A plus in Buddhism is it appears right from the beginning people understand this is going to be pretty much a solitary journey. Meanwhile, within Church, one may not realize how solitary it becomes for those who want to move beyond entry level instruction and practice.

1 Like

May I borrow this quote for the future??

Yes! I would have liked to have known Abraham.

I find that interesting as well. I was still a kid when I read the idea that Adam was not the first individual, but rather Adam was a tribe of people, and that tribe grew and other tribes (Cain and Seth) broke off from it.

Not only does this resolve the problem of marrying siblings, it resolves an individual living for 930 years. That the nation/tribe of Adam survived 930 years before dissipating (or dying off) tells us it was a strong, early civilization. This sounds more plausible than an individual living that long.

1 Like

Sure. It is only a simple observation. Back in the 1500s Teresa of Avila wrote a book she called The Interior Castle where there were seven levels, with each level filled with many rooms. I love The Interior Castle but quickly saw what Teresa saw. She noted that not many progressed beyond the first or second level.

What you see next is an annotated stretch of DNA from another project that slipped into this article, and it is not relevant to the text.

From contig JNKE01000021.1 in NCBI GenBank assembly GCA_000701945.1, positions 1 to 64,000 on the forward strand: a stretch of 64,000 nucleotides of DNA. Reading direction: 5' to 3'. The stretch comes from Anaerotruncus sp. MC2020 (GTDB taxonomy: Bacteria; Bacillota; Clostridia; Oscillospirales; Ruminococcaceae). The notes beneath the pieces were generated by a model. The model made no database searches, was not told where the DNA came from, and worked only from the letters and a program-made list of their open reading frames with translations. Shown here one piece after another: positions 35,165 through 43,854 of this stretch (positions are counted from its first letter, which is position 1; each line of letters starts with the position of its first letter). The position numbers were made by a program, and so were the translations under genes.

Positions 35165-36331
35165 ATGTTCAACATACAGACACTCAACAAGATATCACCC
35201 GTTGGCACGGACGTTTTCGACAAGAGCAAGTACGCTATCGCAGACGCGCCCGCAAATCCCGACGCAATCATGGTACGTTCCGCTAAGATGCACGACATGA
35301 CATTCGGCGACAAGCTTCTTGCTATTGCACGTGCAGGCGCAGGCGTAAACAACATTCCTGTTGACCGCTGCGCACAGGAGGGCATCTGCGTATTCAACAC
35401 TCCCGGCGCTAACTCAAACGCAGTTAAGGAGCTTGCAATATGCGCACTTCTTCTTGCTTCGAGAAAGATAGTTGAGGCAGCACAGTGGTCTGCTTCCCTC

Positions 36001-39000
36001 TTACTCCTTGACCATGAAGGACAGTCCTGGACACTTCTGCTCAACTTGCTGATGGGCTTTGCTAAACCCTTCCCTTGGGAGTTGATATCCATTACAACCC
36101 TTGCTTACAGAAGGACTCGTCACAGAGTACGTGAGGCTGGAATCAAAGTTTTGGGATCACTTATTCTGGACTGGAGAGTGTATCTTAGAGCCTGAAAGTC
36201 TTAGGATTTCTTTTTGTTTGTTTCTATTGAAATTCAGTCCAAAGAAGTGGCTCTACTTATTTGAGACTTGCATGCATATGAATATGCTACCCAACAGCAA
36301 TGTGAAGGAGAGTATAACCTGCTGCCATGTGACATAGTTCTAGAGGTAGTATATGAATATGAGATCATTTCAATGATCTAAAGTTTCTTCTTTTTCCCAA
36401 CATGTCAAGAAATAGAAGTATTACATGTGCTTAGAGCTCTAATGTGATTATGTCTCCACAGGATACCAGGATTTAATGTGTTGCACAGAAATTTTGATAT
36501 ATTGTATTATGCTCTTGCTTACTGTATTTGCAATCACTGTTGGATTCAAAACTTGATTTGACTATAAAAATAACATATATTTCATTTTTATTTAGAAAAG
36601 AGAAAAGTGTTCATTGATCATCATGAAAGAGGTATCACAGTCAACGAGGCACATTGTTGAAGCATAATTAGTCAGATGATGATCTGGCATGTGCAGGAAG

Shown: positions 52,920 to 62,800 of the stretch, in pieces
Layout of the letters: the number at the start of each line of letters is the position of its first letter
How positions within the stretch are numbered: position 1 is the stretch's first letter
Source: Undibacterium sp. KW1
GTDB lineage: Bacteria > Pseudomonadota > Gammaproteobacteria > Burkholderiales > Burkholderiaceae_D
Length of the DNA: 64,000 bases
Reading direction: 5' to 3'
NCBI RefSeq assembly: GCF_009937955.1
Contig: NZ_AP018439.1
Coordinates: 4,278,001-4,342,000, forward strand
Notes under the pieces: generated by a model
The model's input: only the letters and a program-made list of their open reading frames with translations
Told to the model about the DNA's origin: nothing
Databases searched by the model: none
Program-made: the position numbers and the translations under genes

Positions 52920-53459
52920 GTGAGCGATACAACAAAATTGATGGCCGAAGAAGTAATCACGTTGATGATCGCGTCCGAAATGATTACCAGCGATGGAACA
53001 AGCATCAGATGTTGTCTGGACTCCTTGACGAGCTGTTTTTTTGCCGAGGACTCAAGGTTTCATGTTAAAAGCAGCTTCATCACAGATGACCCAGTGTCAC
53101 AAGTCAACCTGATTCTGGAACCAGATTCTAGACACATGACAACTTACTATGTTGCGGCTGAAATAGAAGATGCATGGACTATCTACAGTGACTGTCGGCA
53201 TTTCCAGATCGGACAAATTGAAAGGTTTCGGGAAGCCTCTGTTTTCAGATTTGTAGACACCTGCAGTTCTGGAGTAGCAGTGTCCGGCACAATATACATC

I wondered why this was so, and that had me simply noticing that while the Church does such a great job with getting people from outside to the foyer to levels one and two, there is simply not the means in the average size church to assist those who are struggling to reach a higher level. To be fair, every day life prevents people from having the time to discover and investigate the higher levels as well–and to stick with them when life makes other demands.

It could be people haven’t read the book, or read it so long ago do not remember the fine points. I suspect that if a point from Paradise Lost is raised, people would enjoy discussing that point.

Regarding the history, there are some who insist on taking the Bible’s words literally, but I don’t know when that started? Was that also a Medieval thing? It doesn’t make much sense to me that Jesus would use parables to speak literally, ya know? :thinking:

The modern day push to take the Bible literally came from the Evangelicals in the 1970s. As long as I have been around, Catholics (at least as a whole) did not take everything literally. Even in my grandmother’s day, the Catholic Church did not care whether Catholics believed in evolution or were strict creationists. (But then Catholics throughout time have had a history of disagreeing with each other.) Believing in the Resurrection, the Sacraments, and the Commandments were more important than wondering if the flood covered the whole planet or all the earth in a section of the planet.